Ugandan comedian and MP Kato Lubwama has vowed not to apologize to Jose Chameleone’s brother Pallaso over his claim that the singer staged an attack in South Africa a week ago.
According to MP Lubwama, Pallaso needs to clear the air on the alleged xenophobic attack in Johannesburg and stop riding on stunts to gain popularity.
“Musicians have repeated stunts. Someone goes to South Africa and all of the sudden comes out to claim that he was battered but even without any injury,” said Lubwama.
A statement that was not received well by Pallaso who attacked the MP as an insensitive politician who deserves no elective seat.
But according to the Rubaga South MP, the singer is on the wrong and needs to see a psychiatrist.
“Pallaso has a big problem with his head and needs to see a psychiatrist. He needs to know that being an MP is not a joke. He is still looking for a future yet I am already in my future, I heard him demanding for an apology but I am saying this in front of the cameras, I will not apologise to Pallaso because he is not worth apologizing to.
“When I was doing these things, Pallaso wasn’t born yet. He is like cracked feet that I scratch he needs to know his level because I am a legend and he is just a young boy,” the legislator told Spark TV.
In the February 19, 2020, incident, Pallaso claimed that goons accosted him as he was travelling with a friend and narrowly escaped death after he hid in a garage.
“Ugandans pray for me, I'm in serious problems... I went with my colleague and went to a place with Kiwunya Denno, who cruised me to that location... We stopped by the roadside, only to find people with Machetes and children, the little children pointed at me and within no time, the gang came to our car.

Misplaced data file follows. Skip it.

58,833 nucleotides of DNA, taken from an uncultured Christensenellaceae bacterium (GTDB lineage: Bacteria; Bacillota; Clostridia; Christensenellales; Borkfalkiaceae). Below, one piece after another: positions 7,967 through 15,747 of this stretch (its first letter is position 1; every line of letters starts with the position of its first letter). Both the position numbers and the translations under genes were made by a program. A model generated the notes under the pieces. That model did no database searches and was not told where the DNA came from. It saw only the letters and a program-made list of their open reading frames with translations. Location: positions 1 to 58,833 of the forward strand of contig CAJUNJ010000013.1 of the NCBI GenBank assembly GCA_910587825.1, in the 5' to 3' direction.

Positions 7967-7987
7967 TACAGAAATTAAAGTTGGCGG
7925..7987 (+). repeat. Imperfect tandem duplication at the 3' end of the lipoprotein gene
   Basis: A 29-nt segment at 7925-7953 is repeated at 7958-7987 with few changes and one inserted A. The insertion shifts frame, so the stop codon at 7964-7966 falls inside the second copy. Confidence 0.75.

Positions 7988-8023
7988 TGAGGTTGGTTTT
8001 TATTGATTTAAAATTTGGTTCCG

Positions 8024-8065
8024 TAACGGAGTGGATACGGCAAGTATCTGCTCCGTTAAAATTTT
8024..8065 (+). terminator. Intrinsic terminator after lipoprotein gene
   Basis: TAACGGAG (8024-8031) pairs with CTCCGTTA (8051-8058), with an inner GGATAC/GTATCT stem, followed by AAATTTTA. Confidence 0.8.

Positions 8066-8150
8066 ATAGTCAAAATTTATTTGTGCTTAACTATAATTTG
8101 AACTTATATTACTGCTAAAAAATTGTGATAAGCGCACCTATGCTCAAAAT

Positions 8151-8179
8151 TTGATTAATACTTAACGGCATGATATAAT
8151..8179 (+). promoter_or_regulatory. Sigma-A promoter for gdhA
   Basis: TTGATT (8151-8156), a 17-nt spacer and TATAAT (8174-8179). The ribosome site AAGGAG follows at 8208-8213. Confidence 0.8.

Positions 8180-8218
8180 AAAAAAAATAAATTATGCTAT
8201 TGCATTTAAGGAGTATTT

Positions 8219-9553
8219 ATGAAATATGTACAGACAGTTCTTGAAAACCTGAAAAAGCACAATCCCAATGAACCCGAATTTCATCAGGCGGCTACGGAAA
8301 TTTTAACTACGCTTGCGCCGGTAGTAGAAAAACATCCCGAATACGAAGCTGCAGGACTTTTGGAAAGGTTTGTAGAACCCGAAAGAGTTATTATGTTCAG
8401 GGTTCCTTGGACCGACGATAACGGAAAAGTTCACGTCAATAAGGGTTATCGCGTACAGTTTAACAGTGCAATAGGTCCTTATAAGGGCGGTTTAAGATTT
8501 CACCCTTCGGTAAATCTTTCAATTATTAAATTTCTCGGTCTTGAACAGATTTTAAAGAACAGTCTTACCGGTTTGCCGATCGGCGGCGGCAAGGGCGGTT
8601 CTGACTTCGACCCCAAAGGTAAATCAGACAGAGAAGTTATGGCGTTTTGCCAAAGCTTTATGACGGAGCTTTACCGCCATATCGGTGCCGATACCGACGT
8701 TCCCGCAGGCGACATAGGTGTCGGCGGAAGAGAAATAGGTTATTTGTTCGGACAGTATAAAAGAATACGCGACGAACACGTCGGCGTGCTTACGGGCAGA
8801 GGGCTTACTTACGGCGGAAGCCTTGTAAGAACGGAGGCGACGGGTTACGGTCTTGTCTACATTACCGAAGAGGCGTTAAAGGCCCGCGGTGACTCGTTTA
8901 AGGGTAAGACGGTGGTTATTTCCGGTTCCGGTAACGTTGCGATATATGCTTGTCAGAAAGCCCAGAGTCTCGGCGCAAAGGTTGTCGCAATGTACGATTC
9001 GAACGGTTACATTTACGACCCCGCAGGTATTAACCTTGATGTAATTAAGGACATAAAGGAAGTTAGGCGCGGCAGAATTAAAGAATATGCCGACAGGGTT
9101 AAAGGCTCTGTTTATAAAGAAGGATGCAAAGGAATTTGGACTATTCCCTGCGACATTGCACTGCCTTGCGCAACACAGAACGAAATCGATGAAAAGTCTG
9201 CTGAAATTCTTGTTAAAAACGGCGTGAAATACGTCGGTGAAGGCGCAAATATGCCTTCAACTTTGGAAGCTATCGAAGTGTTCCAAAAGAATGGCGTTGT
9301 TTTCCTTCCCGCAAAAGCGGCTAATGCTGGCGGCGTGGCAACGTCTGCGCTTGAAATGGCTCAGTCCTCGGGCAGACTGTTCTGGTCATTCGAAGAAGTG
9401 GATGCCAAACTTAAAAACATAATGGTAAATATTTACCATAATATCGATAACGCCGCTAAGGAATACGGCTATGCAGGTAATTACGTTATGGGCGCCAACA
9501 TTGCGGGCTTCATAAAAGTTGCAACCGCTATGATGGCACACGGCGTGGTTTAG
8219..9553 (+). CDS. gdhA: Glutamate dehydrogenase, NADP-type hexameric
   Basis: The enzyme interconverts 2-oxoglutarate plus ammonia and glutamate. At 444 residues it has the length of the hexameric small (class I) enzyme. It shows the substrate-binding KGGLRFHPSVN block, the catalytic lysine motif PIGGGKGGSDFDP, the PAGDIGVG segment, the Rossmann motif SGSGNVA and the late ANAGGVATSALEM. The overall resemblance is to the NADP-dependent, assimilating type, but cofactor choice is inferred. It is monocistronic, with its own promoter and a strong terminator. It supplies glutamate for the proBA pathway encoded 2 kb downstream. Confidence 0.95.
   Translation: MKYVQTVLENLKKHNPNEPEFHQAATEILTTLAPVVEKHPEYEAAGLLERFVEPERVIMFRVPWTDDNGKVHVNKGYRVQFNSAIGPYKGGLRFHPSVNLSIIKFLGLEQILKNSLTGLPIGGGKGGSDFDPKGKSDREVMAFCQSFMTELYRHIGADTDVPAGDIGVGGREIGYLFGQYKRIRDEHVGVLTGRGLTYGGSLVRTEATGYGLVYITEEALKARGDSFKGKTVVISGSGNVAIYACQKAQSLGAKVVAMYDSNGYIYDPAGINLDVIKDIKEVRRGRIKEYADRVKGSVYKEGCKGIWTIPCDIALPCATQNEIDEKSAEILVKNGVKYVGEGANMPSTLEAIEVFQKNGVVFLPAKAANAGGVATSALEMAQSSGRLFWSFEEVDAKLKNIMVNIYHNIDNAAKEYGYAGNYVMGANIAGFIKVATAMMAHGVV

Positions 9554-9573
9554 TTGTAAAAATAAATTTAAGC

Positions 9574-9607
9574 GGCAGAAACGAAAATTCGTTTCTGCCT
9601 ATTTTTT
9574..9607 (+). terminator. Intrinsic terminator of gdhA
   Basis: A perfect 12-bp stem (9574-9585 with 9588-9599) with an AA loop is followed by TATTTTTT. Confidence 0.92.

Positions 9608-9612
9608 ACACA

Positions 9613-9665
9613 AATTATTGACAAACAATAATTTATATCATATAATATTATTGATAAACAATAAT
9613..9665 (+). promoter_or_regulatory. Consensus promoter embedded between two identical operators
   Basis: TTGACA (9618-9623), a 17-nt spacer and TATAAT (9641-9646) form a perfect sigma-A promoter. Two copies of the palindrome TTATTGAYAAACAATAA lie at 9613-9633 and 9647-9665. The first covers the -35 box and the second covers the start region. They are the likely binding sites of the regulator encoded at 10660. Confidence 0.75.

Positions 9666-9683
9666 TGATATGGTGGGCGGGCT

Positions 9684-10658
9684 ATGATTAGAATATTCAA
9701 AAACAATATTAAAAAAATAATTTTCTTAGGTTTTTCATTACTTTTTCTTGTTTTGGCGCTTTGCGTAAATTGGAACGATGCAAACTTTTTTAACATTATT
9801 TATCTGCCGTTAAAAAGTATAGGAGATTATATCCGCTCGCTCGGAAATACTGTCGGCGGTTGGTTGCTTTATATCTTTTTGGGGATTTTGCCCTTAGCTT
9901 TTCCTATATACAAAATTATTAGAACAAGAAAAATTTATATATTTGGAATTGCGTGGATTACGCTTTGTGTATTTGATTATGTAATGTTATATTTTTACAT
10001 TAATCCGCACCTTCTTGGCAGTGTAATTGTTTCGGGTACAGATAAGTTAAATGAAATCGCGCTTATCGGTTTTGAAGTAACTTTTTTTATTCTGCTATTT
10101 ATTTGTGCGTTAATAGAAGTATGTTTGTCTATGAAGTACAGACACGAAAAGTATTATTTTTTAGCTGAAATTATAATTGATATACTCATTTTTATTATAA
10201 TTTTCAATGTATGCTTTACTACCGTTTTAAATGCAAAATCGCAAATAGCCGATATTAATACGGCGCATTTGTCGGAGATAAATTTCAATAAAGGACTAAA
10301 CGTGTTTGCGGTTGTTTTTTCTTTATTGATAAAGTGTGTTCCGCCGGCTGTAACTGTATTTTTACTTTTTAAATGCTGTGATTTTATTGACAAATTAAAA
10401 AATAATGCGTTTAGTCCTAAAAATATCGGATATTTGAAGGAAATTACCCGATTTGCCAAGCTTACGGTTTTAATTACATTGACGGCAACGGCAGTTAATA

“I opened the car and took off. The driver sped off, leaving me with the gang that descended on me and started thumping me. I fell down. As I took off, I was knocked down by a car, I tried to open this car to escape from the mob that was armed with pangas, but the driver too sped off,” he said.
To some, however, the details did not add up. A point he shrugged off in disgust as an attack on his reputation and an injurious attempt to sanitize hate crimes.
“My fellow Ugandans joking about my situation I want to inform you ‘Xenophobia’ is real. I am not in court and I don’t owe anybody an explanation but the greatest part of it is I’m still alive,” he stated at the time.